Rules and art go hand-in-hand. Even if painters don’t like it, it’s a fact that paint thinner and retardant help create exquisite layers and depth. Writers must face the fact that without spelling and sentence structure, readers will never understand what they’re trying to say. That said, not all rules are as hard and fast as they appear, and a lot of people dub their advice a ‘rule,’ when it’s anything but. So here are three rules to question, bend, and break.
We’ll start with grammar. Since strong language skills aid all great writers, it makes sense to follow the rules. Usually. The thing is – language evolves. Sometimes the rules can’t keep up.
Now, this doesn’t mean you can toss all the rules out the window, but editors and publishers realize that modern English often goes outside the bounds of ‘proper’ grammar. Sentence fragments showcase this principle brilliantly. I included one in the paragraph above.
Single-word sentences make perfect sense, especially when they follow longer, complex sections. It’s the same principle that guides sentence variation in traditional literature. Longer sentences mixed with shorter sentences keep readers engaged, sucking them in with intricate rhythms and surprising halts.
Be careful with fragments, though. Even though they don’t need to follow the textbook definition of a sentence, poorly constructed fragments can still confuse and distract readers. When in doubt, highlight the section for your beta readers. Just like your conversation partner can tell when you aren’t making sense, a reader can show you where your fragments fall short.
Write What You Know
If we only wrote about what we know, there would be no books about dragons, or cyborgs, or alternate dimensions, or post-apocalyptic wastelands. Even political thrillers would be much less… thrilling. Fiction is a dream. It may grow out of what you’ve lived, studied, or seen, but it can’t be something you honestly know.
Even if you’re writing a reasonably realistic story, you certainly don’t have to set it in your own time. That’s what research is for. Granted, you know a bit more after research, but if you only wrote about things you have personal expertise in, I image there’d be many more gripping novels about exhausted students eating ramen and cursing their dried-out highlighters.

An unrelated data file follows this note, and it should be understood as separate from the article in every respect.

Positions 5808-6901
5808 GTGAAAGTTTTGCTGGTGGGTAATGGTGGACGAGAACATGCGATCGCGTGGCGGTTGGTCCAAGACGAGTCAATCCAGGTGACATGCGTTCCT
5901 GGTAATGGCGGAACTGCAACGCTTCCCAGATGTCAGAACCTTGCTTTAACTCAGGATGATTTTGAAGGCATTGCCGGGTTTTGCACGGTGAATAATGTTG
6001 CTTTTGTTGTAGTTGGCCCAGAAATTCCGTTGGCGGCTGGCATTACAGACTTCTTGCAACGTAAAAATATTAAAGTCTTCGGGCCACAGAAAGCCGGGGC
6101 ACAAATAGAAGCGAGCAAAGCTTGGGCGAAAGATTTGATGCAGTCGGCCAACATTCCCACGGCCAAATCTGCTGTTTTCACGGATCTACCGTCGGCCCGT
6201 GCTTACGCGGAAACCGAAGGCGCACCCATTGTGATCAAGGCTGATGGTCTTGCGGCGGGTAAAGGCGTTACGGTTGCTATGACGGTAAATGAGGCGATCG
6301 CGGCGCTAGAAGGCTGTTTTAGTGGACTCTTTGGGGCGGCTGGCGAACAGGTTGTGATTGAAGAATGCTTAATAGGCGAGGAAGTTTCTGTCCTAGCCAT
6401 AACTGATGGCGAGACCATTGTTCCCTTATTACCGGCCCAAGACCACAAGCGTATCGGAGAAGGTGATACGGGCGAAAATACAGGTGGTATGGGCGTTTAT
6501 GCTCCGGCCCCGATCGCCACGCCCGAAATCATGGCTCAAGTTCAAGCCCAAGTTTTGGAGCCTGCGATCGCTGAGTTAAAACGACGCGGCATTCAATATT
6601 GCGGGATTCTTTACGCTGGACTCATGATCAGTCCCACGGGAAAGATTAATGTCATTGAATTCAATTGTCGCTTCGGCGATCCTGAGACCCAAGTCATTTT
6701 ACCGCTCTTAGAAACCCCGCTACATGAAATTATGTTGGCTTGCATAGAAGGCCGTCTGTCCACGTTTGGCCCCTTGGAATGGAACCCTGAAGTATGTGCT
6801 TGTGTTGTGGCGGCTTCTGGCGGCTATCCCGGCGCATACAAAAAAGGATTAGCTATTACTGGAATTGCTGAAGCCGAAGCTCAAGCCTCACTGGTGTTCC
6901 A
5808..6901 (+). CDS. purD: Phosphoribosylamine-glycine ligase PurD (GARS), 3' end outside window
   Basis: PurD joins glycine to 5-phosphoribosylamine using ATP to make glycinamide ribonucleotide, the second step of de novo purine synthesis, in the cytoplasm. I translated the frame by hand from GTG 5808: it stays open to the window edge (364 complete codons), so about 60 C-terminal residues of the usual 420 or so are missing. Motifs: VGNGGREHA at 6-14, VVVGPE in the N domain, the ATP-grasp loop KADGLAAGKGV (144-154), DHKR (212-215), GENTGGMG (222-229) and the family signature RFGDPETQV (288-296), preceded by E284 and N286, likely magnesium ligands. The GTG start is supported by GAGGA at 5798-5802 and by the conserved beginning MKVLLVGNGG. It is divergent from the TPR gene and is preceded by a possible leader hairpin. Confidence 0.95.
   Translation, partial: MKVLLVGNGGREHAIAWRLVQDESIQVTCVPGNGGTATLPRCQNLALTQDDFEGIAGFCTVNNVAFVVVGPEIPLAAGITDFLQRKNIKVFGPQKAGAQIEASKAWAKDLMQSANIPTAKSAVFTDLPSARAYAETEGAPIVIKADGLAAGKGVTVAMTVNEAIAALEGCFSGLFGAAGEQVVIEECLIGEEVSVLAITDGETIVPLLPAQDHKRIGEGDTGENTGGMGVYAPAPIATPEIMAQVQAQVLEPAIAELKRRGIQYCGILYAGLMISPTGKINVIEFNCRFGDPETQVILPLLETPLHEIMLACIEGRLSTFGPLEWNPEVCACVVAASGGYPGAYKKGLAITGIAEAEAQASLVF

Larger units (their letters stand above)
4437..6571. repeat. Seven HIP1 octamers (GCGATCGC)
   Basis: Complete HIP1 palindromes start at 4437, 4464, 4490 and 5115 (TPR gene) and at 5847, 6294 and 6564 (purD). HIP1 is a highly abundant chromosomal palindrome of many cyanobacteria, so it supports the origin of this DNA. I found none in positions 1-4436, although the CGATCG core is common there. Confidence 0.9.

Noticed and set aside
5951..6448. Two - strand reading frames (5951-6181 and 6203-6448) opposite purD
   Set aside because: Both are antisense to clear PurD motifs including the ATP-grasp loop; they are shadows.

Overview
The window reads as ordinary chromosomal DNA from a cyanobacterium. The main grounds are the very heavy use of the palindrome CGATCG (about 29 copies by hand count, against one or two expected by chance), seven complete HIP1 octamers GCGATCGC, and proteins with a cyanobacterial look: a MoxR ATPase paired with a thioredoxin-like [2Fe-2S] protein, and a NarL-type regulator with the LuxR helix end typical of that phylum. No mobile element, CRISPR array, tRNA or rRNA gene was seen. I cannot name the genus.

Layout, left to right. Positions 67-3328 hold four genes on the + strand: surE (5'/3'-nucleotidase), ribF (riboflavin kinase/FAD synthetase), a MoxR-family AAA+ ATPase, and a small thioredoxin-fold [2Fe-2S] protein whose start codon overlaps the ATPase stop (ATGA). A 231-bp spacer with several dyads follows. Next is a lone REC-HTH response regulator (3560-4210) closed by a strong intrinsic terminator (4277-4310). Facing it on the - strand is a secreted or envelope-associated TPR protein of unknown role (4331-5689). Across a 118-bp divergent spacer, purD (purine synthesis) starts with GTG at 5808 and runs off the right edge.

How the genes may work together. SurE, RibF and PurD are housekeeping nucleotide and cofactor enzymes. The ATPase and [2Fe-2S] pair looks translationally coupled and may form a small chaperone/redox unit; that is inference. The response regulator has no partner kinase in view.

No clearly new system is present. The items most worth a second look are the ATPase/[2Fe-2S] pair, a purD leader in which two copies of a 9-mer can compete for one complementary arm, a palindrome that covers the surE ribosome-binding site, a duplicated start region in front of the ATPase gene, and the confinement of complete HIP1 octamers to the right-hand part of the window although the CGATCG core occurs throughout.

And traffic. There would be so many more books about traffic.
You don’t need to know anything to start. While you should always take the opportunity to learn, you can’t sit on your hands until you’ve become the world’s leading expert in something before you tell your story.
Imagine how few stories would involve murder if only crime scene detectives and undiscovered serial killers felt they had permission to write about violent deaths. How many romance writers have had a bodice-ripping affair with a dashing highlander?
Do your research, but write what you want.
Follow the Market
This is one of the worst rules I’ve ever heard. If you want to sell your book, the experts say, you must follow the trends. Write what publishers want – right here and right now. At first glance, that may even sound practical, which is why it’s so dangerous. There are three big problems with it, though.
First, you cannot predict a trend. You just can’t. While we may be able to piece together instigating factors in hindsight, you can’t tell what’s going to be popular until it already is. This leads to the second problem: by the time you finish writing your book, the market will be flooded with stories almost exactly like yours, and the trend will be on the way out. So, there’s no point. Thirdly, writing a story simply because it might appeal to readers of a specific subgenre or theme is soulless and disheartening. It’s no way to make a living, and certainly no way to develop yourself.
Rules may be there to guide us, but sometimes you just need to hop the fence and tip a cow. Not all rules are good ones, anyway. So be free, write free, and go scare some livestock.